# 5.5 kHz noise on SMPS output

I am designing a low noise SMPS like this http://www.ti.com/lit/df/tidrgc2/tidrgc2.pdf switching from 40-90 kHz.

I have a weird problem, on the output we are seeing a spike of noise at 5.5 kHz and multiple (decaying in a few multiples), tested with differential amplifier and correct techniques.

We have no idea where it comes from (maybe ringing of secondary transformer inductance + caps)?

Noise capture

Update:

We added a C and R across transformer, 1000 uF and 20 ohm and we seen a 6 dB reduction on noise. We are experimenting with different values to lower the noise. The only LC tank we are seeing is diode capacitance (and the RC snubber across it) and transformer secondary winding.

Second update.

We used 2x47uF parallel across pin 6/10 + 50R and spike is slightly lower .

• Comments are not for extended discussion; this conversation has been moved to chat. When you're done, edit any relevant new information into the question. – Dave Tweed Jun 8 '18 at 12:09

Good question. People think that the only noise that can occur is the switching frequency and harmonics. This is not true. You are not the only one that has found noise below the switching frequency. Normal SM PS filter LC parts will work well at say 40 kHz but your 5.5 kHz will cut through it like butter. It will be better to nail this at the source than use a large expensive output filter. These limit cycle oscillations are sometimes associated with the resonant frequency of the output filter. Study this and study your control loop poles. Double check for interaction and change your loop or change your output filter. Loose ferrite cores can also cause audible oscillations despite running far above 20 kHz.

• I used 4 different L (1 ,4 , 7 and 10uH) this noise is always present at 5.5Khz...so I am certain its not from resonance of LC filter – Johan B. Jun 7 '18 at 8:39

The spectrum of the noise is supplied and here is a copy: -

The noise at 5.5 kHz is a level of 250 uV RMS.

A typical noise/ripple level from a circuit like the one you have is probably around 100 times higher and you appear to be worried by this level.

Yes , we are making it under 1uV (0-20Khz)

The only chance of this happening is if you use a LDO linear voltage regulator fed from the flyback output. Even then I think you are going to struggle.

Take for example the TLV705 that is described by TI as being low noise. It has a quoted noise level of 27 uV RMS across 10 Hz to 100 kHz and it is: -

A LINEAR VOLTAGE REGULATOR AND NOT A SWITCHING REGULATOR


Take the LP5907 as another example. It is described as a: -

250mA Ultra-Low-Noise Low-IQ LDO

Notice my emphasis on the low noise bit. It has a noise output level over a 10 Hz to 100 kHz bandwidth of 6.5 uV RMS.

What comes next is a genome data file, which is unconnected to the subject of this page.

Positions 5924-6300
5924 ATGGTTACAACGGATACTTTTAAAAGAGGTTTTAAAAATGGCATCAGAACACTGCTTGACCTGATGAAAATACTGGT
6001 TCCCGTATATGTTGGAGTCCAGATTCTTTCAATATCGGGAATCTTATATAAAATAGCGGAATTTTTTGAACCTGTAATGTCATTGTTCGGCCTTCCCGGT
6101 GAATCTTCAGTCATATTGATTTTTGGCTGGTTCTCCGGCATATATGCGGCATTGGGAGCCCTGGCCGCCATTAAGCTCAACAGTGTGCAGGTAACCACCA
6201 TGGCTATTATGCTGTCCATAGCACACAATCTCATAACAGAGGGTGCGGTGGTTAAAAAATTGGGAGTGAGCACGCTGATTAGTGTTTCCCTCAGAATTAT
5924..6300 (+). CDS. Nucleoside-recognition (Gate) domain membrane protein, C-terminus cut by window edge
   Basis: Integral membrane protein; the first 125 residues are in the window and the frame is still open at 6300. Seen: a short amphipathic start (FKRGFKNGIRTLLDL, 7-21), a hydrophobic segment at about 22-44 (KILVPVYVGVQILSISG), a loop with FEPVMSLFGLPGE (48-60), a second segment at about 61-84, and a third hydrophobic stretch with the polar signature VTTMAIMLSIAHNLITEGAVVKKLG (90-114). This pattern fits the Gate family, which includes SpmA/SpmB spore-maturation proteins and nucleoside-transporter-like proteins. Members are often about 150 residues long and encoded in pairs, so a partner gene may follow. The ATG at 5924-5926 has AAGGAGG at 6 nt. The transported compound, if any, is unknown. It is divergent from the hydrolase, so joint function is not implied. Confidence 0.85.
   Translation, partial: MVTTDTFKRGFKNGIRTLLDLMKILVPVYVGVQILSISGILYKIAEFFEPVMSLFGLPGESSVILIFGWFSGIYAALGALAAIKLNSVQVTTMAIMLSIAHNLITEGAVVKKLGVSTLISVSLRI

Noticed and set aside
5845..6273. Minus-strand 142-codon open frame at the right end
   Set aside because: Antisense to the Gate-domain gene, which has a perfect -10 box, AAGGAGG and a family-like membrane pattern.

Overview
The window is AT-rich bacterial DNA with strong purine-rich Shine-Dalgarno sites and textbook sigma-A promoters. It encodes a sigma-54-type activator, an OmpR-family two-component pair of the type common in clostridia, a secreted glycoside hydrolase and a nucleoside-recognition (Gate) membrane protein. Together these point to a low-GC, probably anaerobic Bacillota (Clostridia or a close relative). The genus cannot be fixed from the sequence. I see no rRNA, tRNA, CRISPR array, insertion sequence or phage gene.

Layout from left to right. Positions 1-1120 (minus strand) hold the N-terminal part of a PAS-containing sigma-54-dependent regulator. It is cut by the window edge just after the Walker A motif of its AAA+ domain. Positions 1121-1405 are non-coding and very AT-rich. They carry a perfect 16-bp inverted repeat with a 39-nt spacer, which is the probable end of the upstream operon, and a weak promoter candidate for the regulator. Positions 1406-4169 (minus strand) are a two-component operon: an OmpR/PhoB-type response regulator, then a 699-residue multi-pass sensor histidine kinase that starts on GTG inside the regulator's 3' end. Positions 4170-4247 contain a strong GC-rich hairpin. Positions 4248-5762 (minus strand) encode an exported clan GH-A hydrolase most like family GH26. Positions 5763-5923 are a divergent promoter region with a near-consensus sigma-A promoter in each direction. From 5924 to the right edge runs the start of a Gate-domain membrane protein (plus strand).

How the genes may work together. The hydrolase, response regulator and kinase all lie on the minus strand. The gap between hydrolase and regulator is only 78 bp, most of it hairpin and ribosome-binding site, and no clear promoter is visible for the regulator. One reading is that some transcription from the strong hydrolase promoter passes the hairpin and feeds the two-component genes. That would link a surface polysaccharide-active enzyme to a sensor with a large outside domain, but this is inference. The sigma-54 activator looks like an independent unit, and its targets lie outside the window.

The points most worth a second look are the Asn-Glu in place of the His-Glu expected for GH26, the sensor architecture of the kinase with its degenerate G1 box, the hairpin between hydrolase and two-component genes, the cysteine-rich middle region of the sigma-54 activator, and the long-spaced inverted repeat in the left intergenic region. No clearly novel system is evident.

What you are hoping to achieve is not going to happen with a simple Flyback converter.

## MORE CONTEXT

The thermal noise across a 100 kHz bandwidth from a 560 ohm resistor at an elevated temperature of 50 degC (not unheard of in a flyback converter) is 1 uV RMS. At a 20 kHz BW it is about 0.45 uV.

How many resistors have you got in your circuit that are in the signal chain that will add noise to the output? I count 4 and these alone will tip the balance. Be realistic.

• I have not added a active opamp filter that has excellent psrr at 3-10Khz. Right now we are concentrating on reducing that spike as much as possible. – Johan B. Jun 8 '18 at 11:35
• An active op-amp filter won't do what you want - you need a linear voltage regulator following your flyback to stand half a chance of getting the noise down to below 10 uV. Be sensible about this and lower your expectations because you WILL be dissapointed. – Andy aka Jun 8 '18 at 11:36
• Andy we already have the active filter and it works. I will post the results with the filter so you can see it and comment on it. Meanwhile back to this spike.. – Johan B. Jun 8 '18 at 11:52
• Given the small level it's probably a control-system "hunting" artefact that gets there via the feedback loop. A slight over-voltage is produced by the flyback and the switching temporarily goes into a form of burst mode control hence the lower frequency of 5.5 kHz and not the actual switching frequency. This will be normal for this type of circuit and nothing generally to worry about in normal circumstances compared to the ripple voltage seen due to the switching frequency...... – Andy aka Jun 8 '18 at 13:12
• .... To verify this look at the waveform from the secondary - if it doesn't seem like a regular continual rectangular pulse then it's probably skipping cycles and that's where the lower frequency comes in. – Andy aka Jun 8 '18 at 13:14